On 9 July 2007 – in time for the summer peak load – unit 1 of Tirreno Power's 36 year old oil/coal fuelled Vado Ligure plant, originally rated at 320 MWe, began its new life as a modern 780 MWe combined cycle plant.
Located near Savona, on the coast south west of Genoa, Italy, the Vado Ligure power station (Figure 1) originally consisted of four 320 MW units, commissioned during 1970/71, designed to burn residual oil and coal. The station, located on a 42 ha site, was initially equipped for oil, but in the late 1970s was equipped to burn coal. Coal is delivered by ship and carried by enclosed conveyors to the storage pile and to the power plant. Oil was supplied through a pipeline from a dock located in a nearby industrial area.
Units 1 and 2 have been unable to burn coal in recent years due to tightening emissions limits and it was decided to repower unit 1 as a combined cycle plant (Figures 2, 3 and 4). Units 3 and 4, meanwhile, have been extensively upgraded to permit continued baseload coal burning while still meeting emission limits regulations.
The contract for the unit 1 repowering was signed between Tirreno Power (Figure 5) and Ansaldo Energia in March 2005, after an international tender issued during spring 2004.
The award was a turnkey EPC contract, based on a schedule of 27 months.
Site work started in June 2005, with demolition of old buildings. Main foundation works lasted from October 2005 (HRSG area) to April 2006 (gas turbine No 2 area). Limited space on the site made good co-ordination between the various contractors (civil, EPC, etc) very important, with Tirreno making available areas for storage of materials and for pre-assembly and prefabrication activities elsewhere on the power station site.
Erection of HRSG No 1 started in March 2006, while the HRSG No 2 hydro test was completed at the end of that year. Delivery to the site of gas turbines and generators was completed in June 2006 and first firing of GT No 1 was achieved at the beginning of March 2007 and of GT No 2 on 10 May 2007.
Ansaldo was also awarded a 12 year long term service agreement covering the gas turbines, plus their auxiliaries and generators.
Particular attention has been paid to the formulation of contractual obligations regarding the availability guarantee and the calculation of liquidated damages and incentives. The parties agreed in fact that the resulting amount of the liquidated damages and incentives, calculated on the basis of the combined performance levels of the two gas turbines, should be a reasonable estimate of customer’s probable losses/profits and not a simple penalty/bonus for the contractor.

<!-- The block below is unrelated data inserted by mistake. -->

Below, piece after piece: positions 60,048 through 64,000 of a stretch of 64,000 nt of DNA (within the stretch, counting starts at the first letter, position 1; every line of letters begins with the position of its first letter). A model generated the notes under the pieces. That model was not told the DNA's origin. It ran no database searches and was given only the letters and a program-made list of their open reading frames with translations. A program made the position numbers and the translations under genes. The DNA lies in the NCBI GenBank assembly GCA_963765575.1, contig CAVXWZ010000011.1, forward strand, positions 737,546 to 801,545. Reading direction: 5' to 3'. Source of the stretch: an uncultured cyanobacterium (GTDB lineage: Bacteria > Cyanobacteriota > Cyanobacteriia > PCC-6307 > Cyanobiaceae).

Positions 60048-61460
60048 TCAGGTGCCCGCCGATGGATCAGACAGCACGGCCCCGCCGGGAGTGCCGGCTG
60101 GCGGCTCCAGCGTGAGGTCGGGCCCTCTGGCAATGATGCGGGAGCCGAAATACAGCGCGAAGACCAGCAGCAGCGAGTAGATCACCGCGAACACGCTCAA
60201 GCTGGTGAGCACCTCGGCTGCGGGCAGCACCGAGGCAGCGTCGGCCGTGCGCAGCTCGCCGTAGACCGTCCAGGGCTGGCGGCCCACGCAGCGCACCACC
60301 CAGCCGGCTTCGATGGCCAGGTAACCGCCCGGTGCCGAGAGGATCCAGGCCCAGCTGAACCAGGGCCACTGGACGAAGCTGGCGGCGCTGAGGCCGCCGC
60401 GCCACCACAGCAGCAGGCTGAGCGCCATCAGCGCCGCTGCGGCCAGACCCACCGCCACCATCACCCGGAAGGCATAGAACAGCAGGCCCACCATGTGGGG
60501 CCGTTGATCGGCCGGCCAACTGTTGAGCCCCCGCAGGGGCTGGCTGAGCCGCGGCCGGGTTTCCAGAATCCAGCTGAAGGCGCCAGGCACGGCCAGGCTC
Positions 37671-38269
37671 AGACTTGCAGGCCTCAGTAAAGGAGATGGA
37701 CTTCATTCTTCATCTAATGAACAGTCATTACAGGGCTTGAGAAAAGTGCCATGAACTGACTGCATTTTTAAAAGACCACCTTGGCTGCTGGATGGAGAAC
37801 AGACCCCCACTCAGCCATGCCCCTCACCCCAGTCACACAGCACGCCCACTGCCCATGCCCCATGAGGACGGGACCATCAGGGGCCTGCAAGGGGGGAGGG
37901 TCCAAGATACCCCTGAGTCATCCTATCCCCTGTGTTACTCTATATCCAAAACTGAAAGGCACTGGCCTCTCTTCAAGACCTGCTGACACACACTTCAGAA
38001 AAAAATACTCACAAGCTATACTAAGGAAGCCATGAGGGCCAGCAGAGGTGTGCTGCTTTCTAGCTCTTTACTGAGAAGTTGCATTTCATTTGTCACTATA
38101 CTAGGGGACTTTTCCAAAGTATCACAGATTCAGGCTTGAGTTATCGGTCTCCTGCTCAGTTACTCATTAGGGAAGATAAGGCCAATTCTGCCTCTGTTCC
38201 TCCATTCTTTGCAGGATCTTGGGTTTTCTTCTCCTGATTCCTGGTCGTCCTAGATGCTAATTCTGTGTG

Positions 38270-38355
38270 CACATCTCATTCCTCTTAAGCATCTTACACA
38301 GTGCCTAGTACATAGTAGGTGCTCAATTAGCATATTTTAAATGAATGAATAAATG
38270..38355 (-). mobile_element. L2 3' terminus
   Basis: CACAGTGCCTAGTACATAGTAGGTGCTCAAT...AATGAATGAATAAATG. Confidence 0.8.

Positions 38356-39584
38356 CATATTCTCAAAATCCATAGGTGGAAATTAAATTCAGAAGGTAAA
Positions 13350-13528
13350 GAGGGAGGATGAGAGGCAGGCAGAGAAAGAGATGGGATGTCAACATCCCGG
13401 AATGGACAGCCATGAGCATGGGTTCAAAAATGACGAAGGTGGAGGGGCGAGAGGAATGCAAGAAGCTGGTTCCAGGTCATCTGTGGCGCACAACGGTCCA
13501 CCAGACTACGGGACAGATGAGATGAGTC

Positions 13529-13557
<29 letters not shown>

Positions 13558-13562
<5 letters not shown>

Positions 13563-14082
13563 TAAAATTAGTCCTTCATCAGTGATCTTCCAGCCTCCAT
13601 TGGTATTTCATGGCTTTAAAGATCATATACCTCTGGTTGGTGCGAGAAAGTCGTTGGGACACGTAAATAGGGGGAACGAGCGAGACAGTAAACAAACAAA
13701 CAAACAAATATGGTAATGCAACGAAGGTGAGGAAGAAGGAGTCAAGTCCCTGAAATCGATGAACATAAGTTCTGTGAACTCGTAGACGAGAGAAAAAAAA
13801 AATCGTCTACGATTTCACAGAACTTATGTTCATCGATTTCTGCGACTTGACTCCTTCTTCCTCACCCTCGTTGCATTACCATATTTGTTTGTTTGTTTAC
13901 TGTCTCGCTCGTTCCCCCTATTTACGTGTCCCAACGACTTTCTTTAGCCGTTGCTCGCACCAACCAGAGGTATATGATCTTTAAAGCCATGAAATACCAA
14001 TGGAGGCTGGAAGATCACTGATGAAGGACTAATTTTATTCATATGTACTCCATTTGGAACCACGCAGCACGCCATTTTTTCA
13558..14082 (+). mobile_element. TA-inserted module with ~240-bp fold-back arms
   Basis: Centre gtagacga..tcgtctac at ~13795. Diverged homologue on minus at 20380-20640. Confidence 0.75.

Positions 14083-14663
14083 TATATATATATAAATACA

In addition Ansaldo and ABB have developed an innovative control system making the new plant one of the most advanced CCGT stations in Italy.
The new plant has been designed to limit flue gas emissions to the atmosphere to the following levels:
These limits are based on average hourly concentration, normalised to the reference condition for O2; they apply at any plant operating condition in the range from low load to 100% of the gas turbine nominal power. And all limits are to be attained with the gas turbine operating in dry mode, without injection of steam or water.
Noise is a serious constraint for this combined cycle plant, as the nearest house is only about 100 m away (Figure 3). The noise limits are determined by Italian Law 447/95, regional law n.12 (dated 20.03.1998) and approvals by the local municipalities. The requirements for differential noise input, compared with existing background noise, are 5 dB(A) during the day and 3 dB(A) during the night, while the more stringent absolute acoustic emission limit is 50 dB(A).
The Vado Ligure units, as originally built, are pretty much independent of each other, each consisting of one boiler plus auxiliaries, one steam turbine with condenser, independent steam/water cycle and independent connection to the grid. During the repowering work units 3 and 4 have remained in full operation.
The original boilers are Ansaldo/ Babcock & Wilcox units, subcritical once-through with single reheat. The unit 1 and 2 furnaces were pressurised, while the unit 3 and 4 furnaces have been modified for balanced draft operation with a negative furnace pressure (through the addition of a 2500 kW induced draft fan).
The improvements made over the years to unit 3 and 4 include low NOx burners, FGD systems for SO2 control, SCRs for NOx control and ESP upgrades. OFA and coal reburn were also added on unit 4.